To truly unlock our potential we need to understand how our mind works. The mind is at the core of everything we do and everything we do is a result of brain chemistry and mental processes that are dictated by natural laws. Because our mind works according to specific natural laws we need to learn those natural laws and leverage them to our benefit.
Our Split Mind
Our mind can be separated into two general processes: conscious and subconscious (also know as unconscious). Our conscious mind is made up of what we deliberately think about. Every thought that you are aware of can be considered conscious. For example, that little voice in your head is your conscious mind working. However, we are not aware of most of things our mind is doing so that we can function. Some mental mechanisms are constantly used without our awareness. Some of these mechanisms include proprioception (knowing where each part of your body is in space), facial recognition (not having to think consciously to be able to differentiate a stranger’s face from your own), and motor control (controlling each specific muscle fiber in your legs, torso, and arms as you walk down the street). Without the subconscious we would not be able to function in day to day life.
Habits and skill live in our subconscious
Habits are behaviors that are built into our subconscious over repetition and time. Think of turning on the lights in your home when you get home at night. Do you have to think about the level of darkness, the benefits of having the lights on, the location of the light switch, and make the decision to turn on the lights? Most likely, you don’t. You just do it out of habit.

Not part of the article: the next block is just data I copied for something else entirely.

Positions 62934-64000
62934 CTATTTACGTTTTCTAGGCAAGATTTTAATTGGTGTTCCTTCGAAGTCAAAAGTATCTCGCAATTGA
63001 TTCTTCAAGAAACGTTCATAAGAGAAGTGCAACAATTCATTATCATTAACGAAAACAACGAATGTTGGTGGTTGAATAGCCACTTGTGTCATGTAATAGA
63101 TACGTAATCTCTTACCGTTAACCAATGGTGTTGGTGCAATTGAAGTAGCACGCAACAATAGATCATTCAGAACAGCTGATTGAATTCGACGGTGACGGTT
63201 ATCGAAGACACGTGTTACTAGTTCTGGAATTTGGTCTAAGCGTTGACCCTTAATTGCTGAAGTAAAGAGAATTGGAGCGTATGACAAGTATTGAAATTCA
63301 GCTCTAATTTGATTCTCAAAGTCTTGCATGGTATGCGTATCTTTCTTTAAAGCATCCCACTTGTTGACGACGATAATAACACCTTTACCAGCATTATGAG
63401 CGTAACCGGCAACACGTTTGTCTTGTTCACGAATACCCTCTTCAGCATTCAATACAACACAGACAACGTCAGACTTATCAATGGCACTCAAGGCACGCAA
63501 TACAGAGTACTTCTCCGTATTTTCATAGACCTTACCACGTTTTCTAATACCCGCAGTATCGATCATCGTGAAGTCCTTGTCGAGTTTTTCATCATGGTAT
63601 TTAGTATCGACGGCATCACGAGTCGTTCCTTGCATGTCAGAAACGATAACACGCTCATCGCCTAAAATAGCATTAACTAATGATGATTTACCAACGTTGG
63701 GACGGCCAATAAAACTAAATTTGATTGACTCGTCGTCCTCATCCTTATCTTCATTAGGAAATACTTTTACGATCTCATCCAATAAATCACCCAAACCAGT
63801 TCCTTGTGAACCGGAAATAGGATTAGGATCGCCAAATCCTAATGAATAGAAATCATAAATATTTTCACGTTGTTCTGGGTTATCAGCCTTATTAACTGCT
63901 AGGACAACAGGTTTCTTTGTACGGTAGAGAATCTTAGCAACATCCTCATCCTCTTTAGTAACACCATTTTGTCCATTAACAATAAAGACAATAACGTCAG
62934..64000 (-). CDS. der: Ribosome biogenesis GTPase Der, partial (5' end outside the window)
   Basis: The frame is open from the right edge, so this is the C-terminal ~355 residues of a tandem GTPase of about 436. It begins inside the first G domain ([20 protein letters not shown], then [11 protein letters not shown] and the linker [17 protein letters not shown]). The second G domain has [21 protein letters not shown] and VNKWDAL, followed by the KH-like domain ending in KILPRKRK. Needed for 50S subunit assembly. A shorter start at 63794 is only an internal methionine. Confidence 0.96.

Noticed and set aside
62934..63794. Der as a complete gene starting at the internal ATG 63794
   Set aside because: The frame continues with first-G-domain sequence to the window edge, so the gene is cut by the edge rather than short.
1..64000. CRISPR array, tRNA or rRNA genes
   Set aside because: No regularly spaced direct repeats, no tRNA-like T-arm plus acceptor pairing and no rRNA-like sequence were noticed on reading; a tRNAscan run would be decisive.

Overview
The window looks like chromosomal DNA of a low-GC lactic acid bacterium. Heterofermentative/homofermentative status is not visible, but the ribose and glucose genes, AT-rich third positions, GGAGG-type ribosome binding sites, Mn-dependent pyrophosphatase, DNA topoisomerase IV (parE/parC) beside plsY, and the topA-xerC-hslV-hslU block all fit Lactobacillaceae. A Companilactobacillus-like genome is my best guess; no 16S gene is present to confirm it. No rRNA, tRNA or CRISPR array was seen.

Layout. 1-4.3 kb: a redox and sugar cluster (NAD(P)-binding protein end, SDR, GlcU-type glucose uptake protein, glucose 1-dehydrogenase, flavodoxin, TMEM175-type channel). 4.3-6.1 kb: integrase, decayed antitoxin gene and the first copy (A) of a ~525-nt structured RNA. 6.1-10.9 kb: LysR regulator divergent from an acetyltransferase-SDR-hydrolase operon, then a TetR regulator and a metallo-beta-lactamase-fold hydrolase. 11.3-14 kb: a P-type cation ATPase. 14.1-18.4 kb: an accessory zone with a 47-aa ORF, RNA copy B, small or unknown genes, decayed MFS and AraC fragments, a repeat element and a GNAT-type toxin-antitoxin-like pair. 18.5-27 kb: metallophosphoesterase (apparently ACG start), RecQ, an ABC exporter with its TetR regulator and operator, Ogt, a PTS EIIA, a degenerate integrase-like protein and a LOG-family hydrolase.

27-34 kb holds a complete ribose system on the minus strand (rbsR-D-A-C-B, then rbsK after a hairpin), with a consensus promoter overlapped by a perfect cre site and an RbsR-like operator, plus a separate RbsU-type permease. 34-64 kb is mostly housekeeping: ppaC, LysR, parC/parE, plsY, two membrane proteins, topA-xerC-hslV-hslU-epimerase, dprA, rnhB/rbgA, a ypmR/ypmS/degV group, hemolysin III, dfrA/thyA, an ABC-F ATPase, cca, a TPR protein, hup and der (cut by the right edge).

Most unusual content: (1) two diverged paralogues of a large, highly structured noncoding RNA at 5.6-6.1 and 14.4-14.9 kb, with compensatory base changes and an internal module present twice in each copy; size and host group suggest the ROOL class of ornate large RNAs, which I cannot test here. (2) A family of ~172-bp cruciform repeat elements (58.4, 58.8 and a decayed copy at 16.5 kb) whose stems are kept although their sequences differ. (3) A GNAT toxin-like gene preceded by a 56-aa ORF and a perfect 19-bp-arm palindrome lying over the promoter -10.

A skill is built in the same way as a habit, but skills are more directed towards performance than ritual. To illustrate the difference between habits and skills think about a baseball player. When a baseball player is at bat they might have the habit to tap the bat on home plate several times before raising it into position ready for the pitch. Then when the pitch is made the baseball player at bat uses a subconscious skill to swing the bat in the precise location he perceives (taking only milliseconds) where the ball will be as it crosses home plate. Does the tapping on home plate help him hit the ball? Maybe it acts as a ritualistic cue to help him focus, but it does not directly influence whether he will hit the ball or miss. What about his swinging skill? Does that influence if he will strike out or hit a single to left field? Of course it does. Habits may enable us to perform, but skills will dictate the level of that performance.
Because habits and skills can be developed unintentionally we tend to have several undesirable habits or wrong skills also in our subconscious mind. The stronger the subconscious influence of these negative habits or skills, the harder we have to think consciously to overcome them. But we can reprogram the wrong skills and overcome bad habits.
The Chameleon Effect